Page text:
Cellphones FTW

February 02, 2008

I am obsessed with cell phones right now. Mostly I bloody hate them. I haven't had one for six months, but work made me get one last week. So since they made me get one I am lobbying to get into some cell-phone-type research, partly to figure out my personal issues with cellular voice communication, most mostly because, clearly, undoubtedly, they are the most important technology in the world: they are the network of the developing world. As a BBC article put it a couple weeks ago: ""it's time that we recognised that for the majority of the world's population, and for the foreseeable future, the cell phone is the computer, and it will be the portal to the internet, and the communications tool, and the schoolbook, and the vaccination record, and the family album ..."

"It's time that we recognised that for the majority of the world's population, and for the foreseeable future, the cell phone is the computer.The Invisible Computer Revolution

My question is: where the hell are the tools for people who use cellphones in this way? (In particular, where are the banking tools and educational tools?) In the first world we've got $600 iphones that can read your freaking mind. But a simple flashcard application for learning a few of the 62 languages spoken in Kenya? It's not quite as sexy.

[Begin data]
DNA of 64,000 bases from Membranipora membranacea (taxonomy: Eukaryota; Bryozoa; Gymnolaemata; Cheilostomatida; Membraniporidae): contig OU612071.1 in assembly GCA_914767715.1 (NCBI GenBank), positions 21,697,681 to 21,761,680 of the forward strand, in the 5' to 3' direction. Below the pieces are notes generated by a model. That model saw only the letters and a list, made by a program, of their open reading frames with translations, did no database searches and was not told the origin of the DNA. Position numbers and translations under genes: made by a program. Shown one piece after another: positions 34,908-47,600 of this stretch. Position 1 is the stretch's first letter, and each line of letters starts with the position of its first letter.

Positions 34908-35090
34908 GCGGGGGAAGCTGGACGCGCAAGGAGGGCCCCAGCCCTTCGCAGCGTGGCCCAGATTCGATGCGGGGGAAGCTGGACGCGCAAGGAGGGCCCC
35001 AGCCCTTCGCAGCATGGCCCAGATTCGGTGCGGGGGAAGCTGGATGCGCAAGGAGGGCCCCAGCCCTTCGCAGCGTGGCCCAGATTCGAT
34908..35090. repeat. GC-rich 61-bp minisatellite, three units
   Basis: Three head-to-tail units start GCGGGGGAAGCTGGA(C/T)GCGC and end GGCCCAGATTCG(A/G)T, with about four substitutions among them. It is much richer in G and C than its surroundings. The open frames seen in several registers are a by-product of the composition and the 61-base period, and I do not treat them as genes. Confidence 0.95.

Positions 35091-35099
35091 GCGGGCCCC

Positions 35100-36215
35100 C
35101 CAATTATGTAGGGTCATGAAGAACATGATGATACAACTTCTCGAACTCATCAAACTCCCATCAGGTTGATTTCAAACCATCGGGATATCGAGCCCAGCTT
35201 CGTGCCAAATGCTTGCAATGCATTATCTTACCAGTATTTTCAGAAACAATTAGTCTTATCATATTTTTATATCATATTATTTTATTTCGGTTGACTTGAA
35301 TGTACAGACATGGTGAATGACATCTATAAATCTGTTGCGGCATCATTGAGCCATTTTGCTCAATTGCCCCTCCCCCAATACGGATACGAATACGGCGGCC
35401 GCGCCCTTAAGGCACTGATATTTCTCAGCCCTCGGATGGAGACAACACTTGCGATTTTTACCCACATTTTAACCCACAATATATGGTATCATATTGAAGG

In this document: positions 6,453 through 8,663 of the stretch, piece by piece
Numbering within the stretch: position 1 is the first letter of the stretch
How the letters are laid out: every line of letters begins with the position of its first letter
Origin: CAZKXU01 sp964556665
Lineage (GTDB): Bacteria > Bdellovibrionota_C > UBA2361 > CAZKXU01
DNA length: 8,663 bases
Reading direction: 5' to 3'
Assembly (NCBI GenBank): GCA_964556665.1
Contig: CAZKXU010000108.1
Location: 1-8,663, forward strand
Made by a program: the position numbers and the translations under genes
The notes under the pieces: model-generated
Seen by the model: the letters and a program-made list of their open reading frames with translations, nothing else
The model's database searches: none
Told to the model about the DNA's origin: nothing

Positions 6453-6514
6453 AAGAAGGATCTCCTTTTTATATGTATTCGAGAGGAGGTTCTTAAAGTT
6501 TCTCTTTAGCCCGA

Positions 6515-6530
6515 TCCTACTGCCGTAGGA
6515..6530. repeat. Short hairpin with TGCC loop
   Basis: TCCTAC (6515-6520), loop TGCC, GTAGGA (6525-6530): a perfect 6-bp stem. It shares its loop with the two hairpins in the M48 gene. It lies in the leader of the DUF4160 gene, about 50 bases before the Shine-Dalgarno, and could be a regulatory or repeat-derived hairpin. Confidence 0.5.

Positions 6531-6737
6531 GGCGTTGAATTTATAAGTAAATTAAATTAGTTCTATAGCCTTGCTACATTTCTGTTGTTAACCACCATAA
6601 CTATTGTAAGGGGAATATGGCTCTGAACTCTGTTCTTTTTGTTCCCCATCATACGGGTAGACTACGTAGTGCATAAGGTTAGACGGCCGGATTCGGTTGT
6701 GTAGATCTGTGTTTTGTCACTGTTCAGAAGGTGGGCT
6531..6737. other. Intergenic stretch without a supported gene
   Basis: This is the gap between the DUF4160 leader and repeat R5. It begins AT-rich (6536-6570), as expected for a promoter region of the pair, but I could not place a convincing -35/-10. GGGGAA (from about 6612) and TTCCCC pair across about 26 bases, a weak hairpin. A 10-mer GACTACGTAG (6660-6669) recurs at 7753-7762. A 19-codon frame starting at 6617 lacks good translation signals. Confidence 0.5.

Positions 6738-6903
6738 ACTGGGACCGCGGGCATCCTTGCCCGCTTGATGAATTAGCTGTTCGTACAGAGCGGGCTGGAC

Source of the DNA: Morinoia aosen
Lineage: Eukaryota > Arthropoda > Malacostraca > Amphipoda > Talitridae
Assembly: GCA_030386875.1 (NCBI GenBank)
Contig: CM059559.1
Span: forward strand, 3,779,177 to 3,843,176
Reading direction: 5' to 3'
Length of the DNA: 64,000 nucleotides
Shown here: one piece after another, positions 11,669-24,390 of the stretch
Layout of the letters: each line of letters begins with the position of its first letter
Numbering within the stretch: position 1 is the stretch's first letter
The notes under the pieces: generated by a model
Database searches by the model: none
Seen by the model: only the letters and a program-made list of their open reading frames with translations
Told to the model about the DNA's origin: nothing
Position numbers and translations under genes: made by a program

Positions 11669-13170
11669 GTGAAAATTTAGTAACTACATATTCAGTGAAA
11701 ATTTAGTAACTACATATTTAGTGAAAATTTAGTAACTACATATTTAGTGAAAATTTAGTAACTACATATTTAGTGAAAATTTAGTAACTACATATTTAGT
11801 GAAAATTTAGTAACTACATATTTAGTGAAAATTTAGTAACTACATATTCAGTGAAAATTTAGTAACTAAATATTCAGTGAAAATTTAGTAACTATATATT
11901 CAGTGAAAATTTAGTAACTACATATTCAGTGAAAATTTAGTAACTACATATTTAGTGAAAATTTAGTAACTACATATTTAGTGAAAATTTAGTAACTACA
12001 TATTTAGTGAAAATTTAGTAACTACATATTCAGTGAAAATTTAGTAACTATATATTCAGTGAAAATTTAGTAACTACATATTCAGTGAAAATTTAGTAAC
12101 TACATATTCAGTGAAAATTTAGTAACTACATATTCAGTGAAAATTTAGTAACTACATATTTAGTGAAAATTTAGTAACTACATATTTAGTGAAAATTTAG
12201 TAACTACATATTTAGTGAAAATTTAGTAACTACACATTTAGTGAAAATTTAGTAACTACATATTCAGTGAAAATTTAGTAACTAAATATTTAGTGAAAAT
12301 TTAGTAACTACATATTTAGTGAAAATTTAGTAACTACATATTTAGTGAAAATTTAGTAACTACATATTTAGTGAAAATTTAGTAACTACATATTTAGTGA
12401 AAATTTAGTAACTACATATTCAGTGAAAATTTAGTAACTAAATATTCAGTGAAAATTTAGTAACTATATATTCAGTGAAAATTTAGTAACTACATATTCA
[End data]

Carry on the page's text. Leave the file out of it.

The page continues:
So this is the part that I am really obsessing over, as a developer. It just seems to me that there is huge opportunity to really do some huge good by, essentially, hacking on SMS. Or, sure, wait a few years and use cell phones as a proper thin client. (But im more interested in the ultra ultra thin approach, something that would work with one of the classic Nokias, which are used everywhere in Africa . Design for maximum constraints, right?)

In the last few years I wrote a couple of posts on cellphones, one about "the powerful effect that even a slight improvement in communication can bring" (wrt africa) and another about badass Iqbal Quadir. Oh and a technical/usability one about developing +designing reliable, readable sites for really, really small screens.

Anyway, new content. Here's a fantastic video from Jan Chipchase at TED, a hero of cellphone ethnography. My favorite line: ""if you want a big idea you need to embrace everyone on the planet.... With another three billion people connected, they want to be part of the conversation. Our [rich people] relevance is about being able to listen."


Static link: http://www.ted.com/index.php/talks/view/id/190

Chipchase is a GENIUS blogger; pithy observations on behavior/expectations/norms from all over the world:


please. read. subscribe. its almost certainly my favorite blog.